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U.S. Ambassador John Roos visits Monday with Okinawa Gov. Hirokazu Nakaima at the governor’s office in Naha on the first day of his three-day tour to Okinawa. It was Roos' first trip to Japan's southernmost island, home to about 60 percent of U.S. Forces Japan troops, since becoming ambassador.

U.S. Ambassador John Roos visits Monday with Okinawa Gov. Hirokazu Nakaima at the governor’s office in Naha on the first day of his three-day tour to Okinawa. It was Roos' first trip to Japan's southernmost island, home to about 60 percent of U.S. Forces Japan troops, since becoming ambassador. (Chiyomi Sumida / S&S)

NAHA, Okinawa — Okinawa Gov. Hirokazu Nakaima wants air operations at Marine Corps Air Station Futenma to start being phased out as soon as possible, regardless of the ongoing review of the overall 2006 military realignment plan.

Nakima delivered the same message in separate meetings Monday — in Tokyo with Prime Minister Yukio Hatoyama and later on Okinawa with U.S. Ambassador John Roos.

He handed Hatoyama a formal request urging him to develop a “clear and concrete policy in order to remove the danger posed by the air operations at the earliest possible date.”

“It is a matter of urgency to relieve the residents from the fear of aircraft accidents and noise pollution,” he wrote. “Okinawa voices are growing to demand the operation be moved outside Okinawa.”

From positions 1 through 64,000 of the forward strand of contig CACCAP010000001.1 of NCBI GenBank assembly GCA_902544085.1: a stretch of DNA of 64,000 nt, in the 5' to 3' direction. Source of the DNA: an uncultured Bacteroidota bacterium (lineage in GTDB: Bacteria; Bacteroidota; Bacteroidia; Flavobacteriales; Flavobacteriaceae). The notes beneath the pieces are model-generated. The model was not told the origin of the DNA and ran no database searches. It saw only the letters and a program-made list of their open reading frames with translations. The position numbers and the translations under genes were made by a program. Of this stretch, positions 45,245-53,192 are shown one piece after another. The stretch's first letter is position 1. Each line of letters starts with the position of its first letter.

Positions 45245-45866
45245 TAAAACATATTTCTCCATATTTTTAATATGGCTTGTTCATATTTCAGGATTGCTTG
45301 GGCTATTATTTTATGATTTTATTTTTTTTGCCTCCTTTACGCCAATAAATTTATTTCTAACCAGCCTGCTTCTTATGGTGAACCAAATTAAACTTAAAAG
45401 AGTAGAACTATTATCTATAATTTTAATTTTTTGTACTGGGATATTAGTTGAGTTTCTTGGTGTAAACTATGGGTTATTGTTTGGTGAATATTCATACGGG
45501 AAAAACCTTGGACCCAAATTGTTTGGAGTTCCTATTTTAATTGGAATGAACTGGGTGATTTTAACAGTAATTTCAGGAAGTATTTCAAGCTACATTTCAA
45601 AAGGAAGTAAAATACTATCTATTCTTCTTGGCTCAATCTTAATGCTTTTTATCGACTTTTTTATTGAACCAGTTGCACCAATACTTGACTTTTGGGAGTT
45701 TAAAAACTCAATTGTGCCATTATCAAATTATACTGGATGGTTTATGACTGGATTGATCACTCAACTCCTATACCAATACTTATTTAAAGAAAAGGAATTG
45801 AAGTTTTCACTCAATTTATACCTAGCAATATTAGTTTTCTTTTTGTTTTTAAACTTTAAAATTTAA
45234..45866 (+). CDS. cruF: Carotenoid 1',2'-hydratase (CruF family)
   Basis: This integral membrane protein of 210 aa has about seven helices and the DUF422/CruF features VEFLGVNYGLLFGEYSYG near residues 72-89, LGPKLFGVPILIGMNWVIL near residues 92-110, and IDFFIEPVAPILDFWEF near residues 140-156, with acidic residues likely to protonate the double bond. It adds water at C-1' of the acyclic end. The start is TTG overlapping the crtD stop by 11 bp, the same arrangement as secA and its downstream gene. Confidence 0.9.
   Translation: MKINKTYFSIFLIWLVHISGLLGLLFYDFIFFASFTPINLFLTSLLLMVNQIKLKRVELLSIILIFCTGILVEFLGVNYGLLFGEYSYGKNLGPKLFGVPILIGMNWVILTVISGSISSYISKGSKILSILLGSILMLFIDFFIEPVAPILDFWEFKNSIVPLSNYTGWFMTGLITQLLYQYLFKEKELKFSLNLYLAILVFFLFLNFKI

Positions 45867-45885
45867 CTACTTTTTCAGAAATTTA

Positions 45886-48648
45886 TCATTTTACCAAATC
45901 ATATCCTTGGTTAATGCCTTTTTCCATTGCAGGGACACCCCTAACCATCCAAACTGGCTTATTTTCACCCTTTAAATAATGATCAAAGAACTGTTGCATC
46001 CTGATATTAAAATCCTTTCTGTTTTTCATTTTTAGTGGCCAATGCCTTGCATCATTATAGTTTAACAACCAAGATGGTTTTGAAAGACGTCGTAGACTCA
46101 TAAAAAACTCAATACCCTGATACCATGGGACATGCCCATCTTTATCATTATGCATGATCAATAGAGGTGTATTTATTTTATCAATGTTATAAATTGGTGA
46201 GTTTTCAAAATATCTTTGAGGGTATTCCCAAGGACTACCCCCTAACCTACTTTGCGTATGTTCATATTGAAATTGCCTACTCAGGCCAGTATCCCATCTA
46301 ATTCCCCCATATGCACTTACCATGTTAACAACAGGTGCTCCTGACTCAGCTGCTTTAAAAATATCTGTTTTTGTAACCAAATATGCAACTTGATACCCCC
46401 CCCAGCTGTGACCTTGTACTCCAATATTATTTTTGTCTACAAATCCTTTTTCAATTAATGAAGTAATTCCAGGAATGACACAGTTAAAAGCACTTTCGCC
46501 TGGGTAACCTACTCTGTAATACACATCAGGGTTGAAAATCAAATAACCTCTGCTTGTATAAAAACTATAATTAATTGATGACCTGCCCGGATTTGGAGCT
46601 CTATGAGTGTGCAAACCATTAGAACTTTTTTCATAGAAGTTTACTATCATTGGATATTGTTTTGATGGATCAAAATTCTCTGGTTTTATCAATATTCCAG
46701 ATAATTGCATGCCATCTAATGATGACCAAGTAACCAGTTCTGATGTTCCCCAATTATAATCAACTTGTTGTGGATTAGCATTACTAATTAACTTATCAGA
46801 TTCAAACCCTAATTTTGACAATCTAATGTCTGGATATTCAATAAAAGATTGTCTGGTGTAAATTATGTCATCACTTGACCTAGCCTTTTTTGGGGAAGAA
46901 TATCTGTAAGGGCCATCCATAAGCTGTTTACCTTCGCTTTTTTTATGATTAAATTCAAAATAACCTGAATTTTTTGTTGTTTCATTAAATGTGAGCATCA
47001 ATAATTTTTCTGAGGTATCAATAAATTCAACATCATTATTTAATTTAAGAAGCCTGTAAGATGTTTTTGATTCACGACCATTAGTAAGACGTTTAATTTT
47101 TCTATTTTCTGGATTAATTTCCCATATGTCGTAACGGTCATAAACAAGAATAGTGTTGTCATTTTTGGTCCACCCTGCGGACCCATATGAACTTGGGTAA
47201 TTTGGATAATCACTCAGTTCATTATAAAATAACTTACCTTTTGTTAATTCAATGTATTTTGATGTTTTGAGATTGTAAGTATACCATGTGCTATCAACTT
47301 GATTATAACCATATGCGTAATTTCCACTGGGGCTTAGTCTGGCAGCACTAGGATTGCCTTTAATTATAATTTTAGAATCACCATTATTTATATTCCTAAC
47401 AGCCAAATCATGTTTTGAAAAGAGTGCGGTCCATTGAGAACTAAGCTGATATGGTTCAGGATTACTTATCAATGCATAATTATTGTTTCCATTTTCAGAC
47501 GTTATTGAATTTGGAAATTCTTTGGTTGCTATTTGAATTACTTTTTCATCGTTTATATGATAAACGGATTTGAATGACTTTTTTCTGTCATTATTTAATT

The sweeping 2006 realignment plan calls, in part, for relocating Futenma’s air operations in urban Ginowan to a new air facility to be built at rural Camp Schwab. But Japan’s new government, which took office in September, promptly began calls for reviewing the project.

In meeting with Nakaima, Roos indicated that he still believed replacing MCAS Futenma with the Camp Schwab air facility was the best option. The U.S. has long said the project is the linchpin that will eventually allow more than 8,000 Marines to be moved off Okinawa to Guam.

“As you know, the United States believes that the Futenma replacement is the sole, the best and only viable option,” Roos told the governor at a meeting in Naha open to the press. “We are working through the issues.”

In the past, Nakaima said he supported the move to Camp Schwab because he thought it was a done deal. He has recently said he prefers the Marines to move its air operations off his island.

Hatoyama’s ministers have been divided on the issue — some have called for scrapping the relocation agreement and moving Marine air operations outside Okinawa, while others suggested adjustments be made in the current plan or that the Marines move air operations to Kadena Air Base on Okinawa. U.S. officials have previously dismissed the Kadena option as unworkable.

Hatoyama told the governor that a decision on Futenma will be made through ongoing talks between the U.S. and Japan in a working group. He did not indicate a deadline, according to Okinawa officials.

During the Naha meeting, Nakaima asked Roos, who is a member of the working group, when they might complete their review.

Pausing a moment, Roos replied, “As soon as possible,” drawing laughter from the press and others in the room.

“We are working diligently to resolve the issue.”


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